Advice for aspiring writers

Posted on 23rd April, by Sarah in News, Writing. 2 Comments.

This is the second post in a series about traditional publishing vs indie publishing and on how to promote your books.

I have three books coming out in the next six weeks: Out of Control, The Sound (in the US) and Come Back To Me (my first new adult novel being published by Pan Macmillan in June). My friend and fellow author Becky Wicks (who I write with under the pen name Lola Salt)  is also publishing her first new adult novel Before He Was Famous, but after writing three books for Harper Collins this time she is going the indie route.

We thought it would be really interesting to document how we are both going about promoting our books and the differences between the traditional publishing and indie routes.

The first post can be read over on Becky’s website here.

So, Sarah, you have three books coming out in the next six weeks, all with big publishers, what are you doing to promote them?

I think the key part of that question is what are YOU doing to promote them. It’s true, I’m in the very lucky position of having three books (young adult and new adult) coming out in the space of two months with two major publishers: Simon & Schuster and Pan Macmillan.

It’s rather crazy to be honest. Usually it is timed so that I just have one book coming out every six to nine months and that is much easier to handle, allowing breathing space. It’s always very stressful trying to promote a book, not only as you are on tenterhooks waiting for those first reviews to filter through via Goodreads and Twitter, but also because a lot of the responsibility lies with the author to promote their books.

So I feel like I have three times the pressure at the moment and am pretty much working full time on it. I don’t have a winning solution yet as to what is worth investing time in and what isn’t but I am getting there I think.

Here are my top marketing and PR suggestions for authors.

1. Twitter

I have two Twitter accounts (one for my new adult pen name Mila Gray and the other in my own name Sarah Alderson). I tweet as much as I can from both accounts and cross market to my YA fans, many of whom are adults anyway.

I have a fairly good fan base for my YA so I’m having to start all over again for Mila Gray and building it from scratch. I use Tweetdeck to manage and schedule tweets (necessary as I live in Bali and many of my fans are in the UK and asleep during the time I’m tweeting). It’s starting to work, with many fans hearing about my new book Come Back To Me this way.

Being active on Twitter means three things for me:

– Providing good content by retweeting interesting articles (no spam) and amusing anecdotes about my life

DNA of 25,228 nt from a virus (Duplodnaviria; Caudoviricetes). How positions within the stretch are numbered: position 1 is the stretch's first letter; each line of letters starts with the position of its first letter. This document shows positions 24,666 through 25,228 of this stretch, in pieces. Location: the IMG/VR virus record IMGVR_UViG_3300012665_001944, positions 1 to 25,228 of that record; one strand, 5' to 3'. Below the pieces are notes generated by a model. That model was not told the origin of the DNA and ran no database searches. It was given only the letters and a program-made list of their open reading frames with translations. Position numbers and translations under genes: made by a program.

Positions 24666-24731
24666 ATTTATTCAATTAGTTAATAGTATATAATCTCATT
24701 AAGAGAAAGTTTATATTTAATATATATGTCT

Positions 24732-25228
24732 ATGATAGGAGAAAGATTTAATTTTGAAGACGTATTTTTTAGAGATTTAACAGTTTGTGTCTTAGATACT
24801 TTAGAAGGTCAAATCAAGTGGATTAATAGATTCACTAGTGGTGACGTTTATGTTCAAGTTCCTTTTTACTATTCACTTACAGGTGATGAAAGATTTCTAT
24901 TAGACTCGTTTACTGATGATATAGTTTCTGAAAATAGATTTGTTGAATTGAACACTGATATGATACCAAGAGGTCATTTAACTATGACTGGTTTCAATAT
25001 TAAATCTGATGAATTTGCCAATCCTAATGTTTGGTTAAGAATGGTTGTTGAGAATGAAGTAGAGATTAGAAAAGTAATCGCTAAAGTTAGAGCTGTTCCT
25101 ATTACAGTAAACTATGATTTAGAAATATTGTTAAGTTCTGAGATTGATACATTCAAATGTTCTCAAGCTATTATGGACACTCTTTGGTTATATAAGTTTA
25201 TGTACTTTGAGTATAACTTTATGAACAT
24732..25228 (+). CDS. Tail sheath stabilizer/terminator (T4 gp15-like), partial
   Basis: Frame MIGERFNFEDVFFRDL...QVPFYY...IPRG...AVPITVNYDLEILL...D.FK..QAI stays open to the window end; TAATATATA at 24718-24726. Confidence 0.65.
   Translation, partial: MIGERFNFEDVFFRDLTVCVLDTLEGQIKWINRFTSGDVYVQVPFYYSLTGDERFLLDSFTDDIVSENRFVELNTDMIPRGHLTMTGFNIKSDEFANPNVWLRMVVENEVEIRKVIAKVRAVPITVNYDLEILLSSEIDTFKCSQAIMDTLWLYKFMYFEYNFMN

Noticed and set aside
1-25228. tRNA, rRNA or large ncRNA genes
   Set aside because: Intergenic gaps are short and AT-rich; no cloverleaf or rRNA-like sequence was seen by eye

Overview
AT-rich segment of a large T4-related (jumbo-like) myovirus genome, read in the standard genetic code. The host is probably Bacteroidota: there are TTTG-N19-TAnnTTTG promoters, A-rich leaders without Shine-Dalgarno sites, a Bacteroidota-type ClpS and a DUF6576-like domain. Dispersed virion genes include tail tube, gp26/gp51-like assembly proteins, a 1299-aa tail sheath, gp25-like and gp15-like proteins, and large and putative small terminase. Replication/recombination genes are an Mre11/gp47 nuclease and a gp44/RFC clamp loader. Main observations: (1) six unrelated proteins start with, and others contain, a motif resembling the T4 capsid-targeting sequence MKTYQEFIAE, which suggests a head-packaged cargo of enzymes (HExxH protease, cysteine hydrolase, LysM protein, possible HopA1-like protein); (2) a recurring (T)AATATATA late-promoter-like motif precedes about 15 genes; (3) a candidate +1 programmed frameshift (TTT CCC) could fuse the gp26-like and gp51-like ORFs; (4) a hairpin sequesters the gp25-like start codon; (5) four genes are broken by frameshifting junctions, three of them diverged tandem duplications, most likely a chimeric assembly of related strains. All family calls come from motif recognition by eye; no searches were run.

– Connecting one-on-one with fans

– Only when I’ve provided the other two do I tweet to market my books.

Using hashtags also helps to get word out, so long as you know the right hashtags to use.

2. Requesting reviews

This week I’ve been asking on Twitter for any new adult bloggers who want to review the book. Although the publisher will put the book on netgalley and although they will also send out review copies to bloggers I’m also doing my part to spread the word.

I can’t stress how important it is for traditionally published authors to act like indie authors in this respect. That’s been very successful and I’ve probably sent out a dozen e-copies of Come Back To Me and about thirty copies of my young adult novel to bloggers who are all going to post reviews on Goodreads and on their blogs. Now you just have to hope the reviews are good…

Developing great relationships with bloggers is absolutely vital especially for Young Adult and New Adult authors but don’t forget your friends too. Email all your friends, don’t be shy, and ask them if they wouldn’t mind reviewing your book on Amazon or Goodreads and promoting it on their FB page or Twitter.

3. FaceBook

I have separate FaceBook pages for all my books. I also set up a profile for myself as an author. The upside to this is that you can directly message your ‘friends’, which you can’t do on a page. On the downside you can only have 5000 friends max so once you get super famous you’ll have to add or convert your profile to a page.

This week I have set up a page for Mila Gray and I’m posting there every one or two days.

These are the things I have found get the most attention on Facebook:

– Photographs. Make your posts visual. I’ve been using Canva a brilliant new online tool for creating posters, flyers, FB cover pics and more. A hot picture of a couple kissing and a choice quote acts as a good teaser.

– Fantasy Cast pictures are a great way of engaging fans in your book.

– Short quotes from the book.

I’ve found that giveaways, excerpts and links to Goodreads don’t get much attention. But I’m not Abbi Glines. I’m sure she probably does very well when she posts a giveaway!

Don’t forget to check our blogs over the coming weeks for more posts about indie vs traditional publishing and how to get your book out into the world.

Becky’s book ‘Before He Was Famous’ will be launching May 29th on Amazon. Add it to read on Goodreads now.

Sarah’s book ‘Come Back To Me’ will be released June 26th on Amazon. Add it to Goodreads now.

2 Responses to “Advice for aspiring writers”

  1. Jenniffer says:


    I LOVE this article and the previous one. I am an aspiring writer, and your articles gave me strenght to keep going.

    I have a question, do you use any writing software? Or do you use a regular MS office?

    I am also a blogger and i would love to review your books. My email

    Thank you so much for your insightful suggestions!


  2. Sarah says:

    I just write using Word… nothing glamorous!

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